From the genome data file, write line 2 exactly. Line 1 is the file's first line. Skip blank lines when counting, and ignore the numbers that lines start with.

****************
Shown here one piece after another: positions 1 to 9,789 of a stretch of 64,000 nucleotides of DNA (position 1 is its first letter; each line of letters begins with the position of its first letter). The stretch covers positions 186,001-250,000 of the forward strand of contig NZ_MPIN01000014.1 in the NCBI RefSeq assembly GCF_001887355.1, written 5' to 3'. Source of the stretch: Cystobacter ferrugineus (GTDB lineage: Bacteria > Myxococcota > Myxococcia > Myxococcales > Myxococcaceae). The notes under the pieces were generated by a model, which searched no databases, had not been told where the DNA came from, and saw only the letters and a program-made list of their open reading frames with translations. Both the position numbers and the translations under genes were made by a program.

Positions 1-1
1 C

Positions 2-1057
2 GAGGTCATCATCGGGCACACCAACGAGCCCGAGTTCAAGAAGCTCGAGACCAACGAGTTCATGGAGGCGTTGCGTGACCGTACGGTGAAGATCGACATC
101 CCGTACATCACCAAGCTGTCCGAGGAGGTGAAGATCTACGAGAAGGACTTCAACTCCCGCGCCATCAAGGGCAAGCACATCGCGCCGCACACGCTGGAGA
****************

Positions 1-1